By the way, you may have seen a red knot in fall or winter but not recognized it. At that time of year they are not red!

Red knots in Ohio in September (photo from Wikimedia Commons)

(photos and map from Wikimedia Commons; click on the captions to see the originals)

Scallops on the Move

Atlantic bay scallop shell (photo from Wikimedia Commons)

7 August 2022

Scallops travel by opening and closing their shells but the direction they move seems counterintuitive. They don’t lead with their hinges. Instead the open edge goes first as they use their eyes to guide themselves.

Scallops’ eyes look like bright beads at the shells’ front edge.

Slightly open live Atlantic bay scallop; eyes look like bright beads (photo from Wikimedia Commons)

Watch scallops on the move in this Twitter movie.

(photos from Wikimedia Commons; click on the captions to see the originals)

Bird-Tag Tracks Beachcomber to London

Cata beach on Sanday, the Orkneys (photo from Wikimedia Commons)

27 June 2022

Solar-powered GPS tracking devices for birds can be so accurate that researchers can tell the bird’s location to within 100 meters. The devices keep transmitting even if they fall off, so when a beachcomber collected a discarded tag on a beach in Orkney it tracked him too.

Last winter researchers at University of Exeter attached GPS tracking devices to 32 Eurasian oystercatchers (Haematopus ostralegus) in County Dublin, Ireland to find out how the birds use the public lands. This spring one of the oystercatchers migrated to its breeding grounds on Sanday, Orkney Islands, Scotland. Its tag fell off on the beach on 7 April. The tracker kept transmitting.

Eurasian oystercatcher on the beach (photo from Wikimedia Commons)

At the end of May the tracker started moving again. It visited a campsite and a pizza shop, flew from Edinburgh to Heathrow and came to rest on a residential street in Ealing, London. Stuart Bearhop, Professor of Animal Ecology at the University of Exeter’s Centre for Ecology & Conservation, tweeted this plea for the tag’s return.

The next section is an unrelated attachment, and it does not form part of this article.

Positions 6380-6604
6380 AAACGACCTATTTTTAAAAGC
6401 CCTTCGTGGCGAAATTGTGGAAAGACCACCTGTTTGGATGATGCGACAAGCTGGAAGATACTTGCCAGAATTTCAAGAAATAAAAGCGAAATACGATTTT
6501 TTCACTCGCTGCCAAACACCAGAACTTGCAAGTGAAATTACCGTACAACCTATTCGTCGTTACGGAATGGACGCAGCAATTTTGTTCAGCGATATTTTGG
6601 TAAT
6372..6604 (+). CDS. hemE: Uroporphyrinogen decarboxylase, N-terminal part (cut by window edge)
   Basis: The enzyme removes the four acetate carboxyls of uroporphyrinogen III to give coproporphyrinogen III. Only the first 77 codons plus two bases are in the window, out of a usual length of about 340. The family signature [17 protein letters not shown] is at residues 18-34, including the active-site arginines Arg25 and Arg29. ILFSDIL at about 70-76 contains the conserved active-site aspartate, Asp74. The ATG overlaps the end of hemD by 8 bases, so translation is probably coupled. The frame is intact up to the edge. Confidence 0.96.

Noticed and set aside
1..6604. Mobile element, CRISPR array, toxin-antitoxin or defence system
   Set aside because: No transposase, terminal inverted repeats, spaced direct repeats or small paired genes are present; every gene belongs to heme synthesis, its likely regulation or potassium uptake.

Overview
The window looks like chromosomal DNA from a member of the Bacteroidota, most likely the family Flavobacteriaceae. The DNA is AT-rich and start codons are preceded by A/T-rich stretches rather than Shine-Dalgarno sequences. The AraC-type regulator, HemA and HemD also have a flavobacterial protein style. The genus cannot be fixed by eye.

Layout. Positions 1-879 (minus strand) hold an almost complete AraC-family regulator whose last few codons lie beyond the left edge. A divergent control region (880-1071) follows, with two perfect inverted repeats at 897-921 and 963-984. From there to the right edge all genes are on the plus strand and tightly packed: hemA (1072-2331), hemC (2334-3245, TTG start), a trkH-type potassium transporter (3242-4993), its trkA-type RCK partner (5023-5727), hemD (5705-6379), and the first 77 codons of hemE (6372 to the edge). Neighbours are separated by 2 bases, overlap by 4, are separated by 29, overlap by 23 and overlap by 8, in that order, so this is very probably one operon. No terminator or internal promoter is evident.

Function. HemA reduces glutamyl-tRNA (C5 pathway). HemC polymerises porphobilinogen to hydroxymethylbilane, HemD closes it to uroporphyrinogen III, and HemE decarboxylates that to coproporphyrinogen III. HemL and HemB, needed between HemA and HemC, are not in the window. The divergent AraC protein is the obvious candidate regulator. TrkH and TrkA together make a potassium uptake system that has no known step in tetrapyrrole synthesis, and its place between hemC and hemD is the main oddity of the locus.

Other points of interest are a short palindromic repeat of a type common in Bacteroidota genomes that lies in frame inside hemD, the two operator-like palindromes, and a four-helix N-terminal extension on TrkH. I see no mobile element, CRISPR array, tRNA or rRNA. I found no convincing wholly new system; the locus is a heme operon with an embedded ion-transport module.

“The tags are worth around £1,000 each, so pretty pricey!” said PhD student Steph Trapp who is carrying out the research. “Any we can get back will be really valuable for increasing our sample size and the amount of data we can collect.” 

ITV news: London home unwittingly tracked by GPS bird tag left on remote Orkney beach

News spread quickly. A BBC Radio Five Live listener volunteered to leaflet the Ealing neighborhood. The beachcomber learned what he had collected and was happy to return the tag. Read how the Mystery of Orkney bird tag tracked to London is solved.

(photos from Wikimedia Commons; click on the captions to see the originals)

Fancy Faces

Male anhinga in breeding plumage (photo from Wikimedia Commons)

5 May 2022

Some birds change their feathers for the breeding season. Others change the color of their skin.

In the non-breeding season, June to December, the bare skin on anhingas’ (Anhinga anhinga) faces is an unremarkable yellowish-brown that blends with their plumage and beaks.

Female anhinga in non-breeding plumage (photo from Wikimedia Commons)

But beginning in January their bodies transition to breeding plumage and their faces turn bright turquoise. Even the normally dull, brown-necked females have resplendent blue-green around their eyes.

Watch their fancy faces in this video from South Carolina.

(photos from Wikimedia Commons; click on the captions to see the originals)

p.s. If you thought you saw this post on Wednesday morning and then it disappeared, you’re right. It was supposed to appear today.

This Year’s Bird Flu: How to Protect Birds

Domestic rooster (photo from Wikimedia Commons)

11 April 2022

Avian influenza, also called bird flu, is in the news lately because a highly contagious strain has made it to North America from Eurasia. Though not dangerous to humans, this year’s strain is easily caught by some bird species, most notably chickens. Here’s what it is and what we can do to protect birds.

What is this virus? As USDA explains, “Avian influenza is caused by an influenza type A virus which can infect poultry (such as chickens, turkeys, pheasants, quail, domestic ducks, geese, and guinea fowl) and wild birds (especially waterfowl).” Various strains are always in the wild but the low pathogenicity versions do not cause illness in wild birds or chickens. Every few years, however, a highly pathogenic (HPAI) strain surfaces that is extremely infectious, fatal to chickens, and rapidly spreads in domestic poultry.

This year’s HPAI strain has already devastated many poultry farms.

Which birds have died? USDA is tracking the virus and reports that millions of commercially raised chickens and turkeys have already died this year. As of 7 April 2022 the total death count was more than 24.2 million, the vast majority of which — more than 16 million — were Commercial Layer Chickens. That’s why the price of eggs has gone up. (See USDA commercial and backyard flock statistics here.)

If you are a poultry farmer, have backyard chickens, or have captive birds in a zoo or rehab facility you’ll want to heed USDA’s advice to protect your birds. Accordingly the Pittsburgh Zoo, the National Aviary, and HARP’s wild bird rehab facility in Verona are taking precautions. (See this Post-Gazette article.)

Should we worry about wild birds? Not so much. Wild birds maintain their own social distancing whereas domestic poultry live in crowded conditions on factory farms.